Saturday, February 3, 2007

Wilson agonistes

It's well known that President Woodrow Wilson suffered debilitating illness during and after his high-profile role in the negotiation of the Versailles Treaty in l9l9. In today's Washington Post, there are new disclosuresabout just how bad the President's health was, particularly after the stroke he suffered in the fall of l9l9. No one dared pronounce him incompetent to continue, but it's clear someone should have done so.

If you are ever in Washington DC, you should take the time to visit the Woodrow Wilson house, the President's residence after he left the White House. It is not hard to find, located just a few blocks from the Dupont Circle metro station. There, the extent of his disability becomes evident when you learn that the President could not negotiate stairs. You also get a sense of how proud the he was of the new Europe he helped create when you enter his study. There is a huge portrait of the President sitting at his desk, smiling serenely, with the postwar map of the continent clearly visible behind him.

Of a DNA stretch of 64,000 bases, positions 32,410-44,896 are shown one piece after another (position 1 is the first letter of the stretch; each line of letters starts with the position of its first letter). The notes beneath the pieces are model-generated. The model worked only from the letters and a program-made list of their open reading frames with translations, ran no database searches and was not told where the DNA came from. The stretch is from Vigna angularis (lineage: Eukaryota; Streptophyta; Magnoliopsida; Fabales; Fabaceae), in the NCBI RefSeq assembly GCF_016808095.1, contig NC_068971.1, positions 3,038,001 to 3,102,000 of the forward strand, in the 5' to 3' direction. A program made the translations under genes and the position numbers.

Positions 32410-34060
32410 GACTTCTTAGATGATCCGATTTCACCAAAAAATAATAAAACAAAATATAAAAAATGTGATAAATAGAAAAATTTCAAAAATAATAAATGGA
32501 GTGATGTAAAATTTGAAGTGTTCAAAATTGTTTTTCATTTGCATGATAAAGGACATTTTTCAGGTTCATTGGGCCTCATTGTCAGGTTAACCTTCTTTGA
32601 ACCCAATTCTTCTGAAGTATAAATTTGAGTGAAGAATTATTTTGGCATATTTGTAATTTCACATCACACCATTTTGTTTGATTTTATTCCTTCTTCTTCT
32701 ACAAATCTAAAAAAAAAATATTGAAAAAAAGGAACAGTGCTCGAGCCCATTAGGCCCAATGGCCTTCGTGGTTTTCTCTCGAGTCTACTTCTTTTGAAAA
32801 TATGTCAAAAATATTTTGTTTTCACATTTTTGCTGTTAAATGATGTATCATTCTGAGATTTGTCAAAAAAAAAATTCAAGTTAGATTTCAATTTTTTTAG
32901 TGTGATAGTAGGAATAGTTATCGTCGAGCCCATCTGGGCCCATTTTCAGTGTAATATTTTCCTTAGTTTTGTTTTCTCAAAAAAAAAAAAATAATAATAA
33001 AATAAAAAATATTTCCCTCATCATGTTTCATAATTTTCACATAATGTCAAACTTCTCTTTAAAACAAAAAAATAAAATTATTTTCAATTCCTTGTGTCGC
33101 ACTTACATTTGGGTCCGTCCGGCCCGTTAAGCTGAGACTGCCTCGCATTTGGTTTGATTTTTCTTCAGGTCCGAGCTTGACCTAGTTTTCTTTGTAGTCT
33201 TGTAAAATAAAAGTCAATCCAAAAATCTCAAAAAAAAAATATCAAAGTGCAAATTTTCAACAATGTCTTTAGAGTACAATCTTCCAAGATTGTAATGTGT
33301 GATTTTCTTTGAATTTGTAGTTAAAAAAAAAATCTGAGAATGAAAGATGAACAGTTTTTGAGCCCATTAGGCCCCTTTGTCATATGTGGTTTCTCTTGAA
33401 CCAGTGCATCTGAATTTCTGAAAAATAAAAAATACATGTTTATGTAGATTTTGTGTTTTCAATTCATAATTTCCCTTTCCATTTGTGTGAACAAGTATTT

You can only be happy for the President that he did not live to see what happened to his new Europe just 20 years after its creation.

No comments: